When I was a grad student QC funding was the wild west because nothing worked and the government was trying to see if anything worked. This ended in a strange way where some program calls were made and then mysteriously canceled right around when I became a postdoc 2003-4
In 1995, ions were clearly a good choice for a qubit. The internal states were known to be very coherent and are still used to this day to build incredibly precise atomic clocks (2/n).
May 13, 2020 • 9 tweets • 10 min read
Happy to join in celebrating #NSF70 with my #NSFstories.
As an undergraduate @univpugetsound at a small liberal arts college, I was unsure what graduate school would be like. Thanks to the @NSF REU at the @UMNews, I was able to join @VPRCramer's lab for the summer and see what grad school life was like at a research university. #SeeNSF
Simulating water on a quantum computer with @IonQ_Inc nature.com/articles/s4153…
As we all know quantum computers are currently small and do not solve chemistry problems better than a classical computer cluster.
Mar 23, 2020 • 20 tweets • 3 min read
Exponents and Logarithms: A Tutorial Thread 1/n
We are all familiar with addition
but somehow the US has done a poor job teaching its citizens exponents and logarithms 2/n
Mar 13, 2020 • 7 tweets • 3 min read
Natalie Brown (@GTPhys), Andrew Cross (#IBMQ), and I posted a new paper on leakage errors in the surface code to the arXiv today. arxiv.org/abs/2003.05843@DukeEngineering#DukeQuantum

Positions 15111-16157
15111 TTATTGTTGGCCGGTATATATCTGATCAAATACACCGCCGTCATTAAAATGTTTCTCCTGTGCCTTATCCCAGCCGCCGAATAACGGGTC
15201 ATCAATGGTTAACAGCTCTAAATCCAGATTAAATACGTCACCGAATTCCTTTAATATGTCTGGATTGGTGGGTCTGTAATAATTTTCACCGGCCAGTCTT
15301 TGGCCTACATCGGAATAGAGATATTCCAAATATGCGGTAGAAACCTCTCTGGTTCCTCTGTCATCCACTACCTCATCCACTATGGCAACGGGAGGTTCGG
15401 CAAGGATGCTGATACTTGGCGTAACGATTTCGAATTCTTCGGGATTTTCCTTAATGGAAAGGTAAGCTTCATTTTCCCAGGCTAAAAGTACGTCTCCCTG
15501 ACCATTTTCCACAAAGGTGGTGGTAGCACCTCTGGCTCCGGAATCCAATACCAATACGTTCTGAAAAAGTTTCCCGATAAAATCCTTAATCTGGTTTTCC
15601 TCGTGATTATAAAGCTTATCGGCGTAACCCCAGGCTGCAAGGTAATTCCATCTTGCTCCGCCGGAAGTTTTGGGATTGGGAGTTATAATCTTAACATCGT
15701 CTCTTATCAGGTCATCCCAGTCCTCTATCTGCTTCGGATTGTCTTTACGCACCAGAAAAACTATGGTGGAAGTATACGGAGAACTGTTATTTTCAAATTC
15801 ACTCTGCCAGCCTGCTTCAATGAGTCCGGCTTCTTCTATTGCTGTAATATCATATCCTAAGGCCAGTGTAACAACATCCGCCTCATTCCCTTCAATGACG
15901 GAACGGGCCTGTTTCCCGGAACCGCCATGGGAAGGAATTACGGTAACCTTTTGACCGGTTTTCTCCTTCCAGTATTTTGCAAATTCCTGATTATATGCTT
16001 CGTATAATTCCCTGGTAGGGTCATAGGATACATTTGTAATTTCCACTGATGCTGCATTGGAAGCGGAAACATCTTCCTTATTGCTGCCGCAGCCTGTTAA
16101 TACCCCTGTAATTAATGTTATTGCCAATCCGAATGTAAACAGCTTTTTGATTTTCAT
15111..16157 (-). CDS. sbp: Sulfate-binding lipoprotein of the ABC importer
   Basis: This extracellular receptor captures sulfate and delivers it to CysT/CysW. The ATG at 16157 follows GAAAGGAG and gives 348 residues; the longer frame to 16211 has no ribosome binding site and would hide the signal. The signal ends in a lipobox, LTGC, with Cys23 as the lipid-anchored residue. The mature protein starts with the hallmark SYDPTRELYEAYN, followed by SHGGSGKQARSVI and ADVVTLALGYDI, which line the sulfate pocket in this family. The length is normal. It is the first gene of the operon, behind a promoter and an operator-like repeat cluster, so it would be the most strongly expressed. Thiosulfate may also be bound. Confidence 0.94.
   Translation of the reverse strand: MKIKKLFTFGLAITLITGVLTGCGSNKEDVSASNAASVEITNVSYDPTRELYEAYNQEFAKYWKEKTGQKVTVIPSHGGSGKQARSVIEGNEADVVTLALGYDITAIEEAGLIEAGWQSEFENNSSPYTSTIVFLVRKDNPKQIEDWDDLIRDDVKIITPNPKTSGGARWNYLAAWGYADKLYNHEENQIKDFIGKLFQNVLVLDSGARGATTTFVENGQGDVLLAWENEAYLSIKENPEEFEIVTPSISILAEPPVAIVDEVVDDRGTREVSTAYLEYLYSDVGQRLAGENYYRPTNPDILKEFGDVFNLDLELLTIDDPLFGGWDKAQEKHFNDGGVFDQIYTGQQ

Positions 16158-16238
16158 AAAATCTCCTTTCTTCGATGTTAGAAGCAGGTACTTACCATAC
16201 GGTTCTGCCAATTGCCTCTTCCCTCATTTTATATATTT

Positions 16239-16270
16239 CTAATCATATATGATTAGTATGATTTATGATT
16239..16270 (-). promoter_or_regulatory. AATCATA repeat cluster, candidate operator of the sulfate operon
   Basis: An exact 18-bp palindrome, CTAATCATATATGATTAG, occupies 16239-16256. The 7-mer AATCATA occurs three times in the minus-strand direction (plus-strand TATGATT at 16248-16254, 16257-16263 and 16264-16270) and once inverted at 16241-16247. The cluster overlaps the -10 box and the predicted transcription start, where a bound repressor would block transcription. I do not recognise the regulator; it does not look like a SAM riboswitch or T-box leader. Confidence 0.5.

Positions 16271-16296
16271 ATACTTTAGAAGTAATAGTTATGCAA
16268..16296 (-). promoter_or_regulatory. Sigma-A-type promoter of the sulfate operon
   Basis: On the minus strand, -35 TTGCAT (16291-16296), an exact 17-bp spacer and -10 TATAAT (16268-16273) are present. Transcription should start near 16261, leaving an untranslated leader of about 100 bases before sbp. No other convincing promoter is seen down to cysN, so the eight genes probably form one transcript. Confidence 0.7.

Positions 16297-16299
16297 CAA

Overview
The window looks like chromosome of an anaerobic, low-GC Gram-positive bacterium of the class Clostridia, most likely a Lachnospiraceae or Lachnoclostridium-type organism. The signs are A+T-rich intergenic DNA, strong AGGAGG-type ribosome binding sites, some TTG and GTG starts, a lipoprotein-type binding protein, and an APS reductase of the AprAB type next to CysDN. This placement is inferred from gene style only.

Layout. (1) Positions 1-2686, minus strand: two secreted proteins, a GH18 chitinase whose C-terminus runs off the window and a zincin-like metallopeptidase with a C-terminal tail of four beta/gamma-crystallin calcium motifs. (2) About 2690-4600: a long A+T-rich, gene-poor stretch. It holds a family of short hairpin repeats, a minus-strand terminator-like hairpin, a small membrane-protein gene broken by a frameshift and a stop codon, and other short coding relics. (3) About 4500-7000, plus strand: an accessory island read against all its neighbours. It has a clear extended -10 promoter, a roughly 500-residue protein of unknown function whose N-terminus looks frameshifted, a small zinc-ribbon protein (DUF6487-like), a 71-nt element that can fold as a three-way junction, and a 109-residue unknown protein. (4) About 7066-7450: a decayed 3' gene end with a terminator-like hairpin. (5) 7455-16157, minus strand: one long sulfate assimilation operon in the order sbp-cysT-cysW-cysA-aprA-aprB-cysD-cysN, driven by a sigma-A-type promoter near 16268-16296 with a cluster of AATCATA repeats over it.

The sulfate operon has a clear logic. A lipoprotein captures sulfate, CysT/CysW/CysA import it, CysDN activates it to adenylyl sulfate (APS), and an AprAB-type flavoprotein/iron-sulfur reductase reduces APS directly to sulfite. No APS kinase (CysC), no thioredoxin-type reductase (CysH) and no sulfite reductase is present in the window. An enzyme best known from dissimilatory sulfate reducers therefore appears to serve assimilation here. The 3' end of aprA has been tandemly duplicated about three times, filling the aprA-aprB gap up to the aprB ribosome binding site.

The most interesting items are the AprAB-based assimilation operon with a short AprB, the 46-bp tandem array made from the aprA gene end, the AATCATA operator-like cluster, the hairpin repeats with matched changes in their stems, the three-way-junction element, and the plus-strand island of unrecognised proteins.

Natalie recently defended her thesis on leakage errors. First, she compared whether it was better to have a magnetic field sensitive qubit or a leaky qubit using the standard depolarizing error model for the leaky qubit interaction. arxiv.org/abs/1803.02545
Mar 10, 2020 • 10 tweets • 3 min read
❄️👨💻👩🏾🔬❄️New cold chemistry paper! Our theory collaborators @TempleUniv, Hui Li, Ming Li, Alexander Petrov, and Svetlana Kotochigova, explain the charge exchange rate for K + Ca+ -> Ca + K+ that Jyothi Saraladevi (@DukeEngineering) measured. arxiv.org/abs/2003.03430
Taking place at 200 mK (-273 C or -459 F), it is probably the coldest reaction on @DukeU campus but I would need to check with @DukeChemistry
Poster 118 -N. Brown, M. Newman and KRB
Conditions for fault tolerance in the presence of leakage
Oct 23, 2019 • 5 tweets • 1 min read
My Intro to Q. Eng. class today was supposed to cover ion trap gates. (We covered superconductor gates last week). The students demanded to hear about the Google experiment. I told them I would do a quick five minutes and we could cover it in more detail on Monday.
1 hr later the class ended. We covered the following items briefly: technical changes between Google Bristlecone and Sycamore (worked well with the material from last week), what are quantum sampling problems about and why are they hard classically, and the IBM simulation paper.
Apr 30, 2019 • 4 tweets • 2 min read
Earlier this month I was quoted in @cenmag about ion trap quantum computers.
Two years ago, I was quoted in @cenmag about materials simulations on near-term devices.
Apr 27, 2019 • 4 tweets • 2 min read
New paper examining circuit level error models for error correction circuits composed of qubits that leak and noisier qubits that don't leak. We find that for a physically motivated leakage model, a mixture of qubits works best. arxiv.org/abs/1904.10724
This paper is the third in a series.
In paper 1, Natalie Brown and I compared two types of ion qubits (hyperfine=leaky, Zeeman=noisy) for toric codes using a standard leakage model. Zeeman wins for low magnetic field noise. arxiv.org/abs/1803.02545
Apr 18, 2019 • 7 tweets • 3 min read
In 2010, I was part of a Phase 1 @NSF Chemical Center for Innovation based out of @PurdueChemistry and led by Sabre Kais.
The team was Sabre, Daniel Lidar, Peter Love, and @A_Aspuru_Guzik .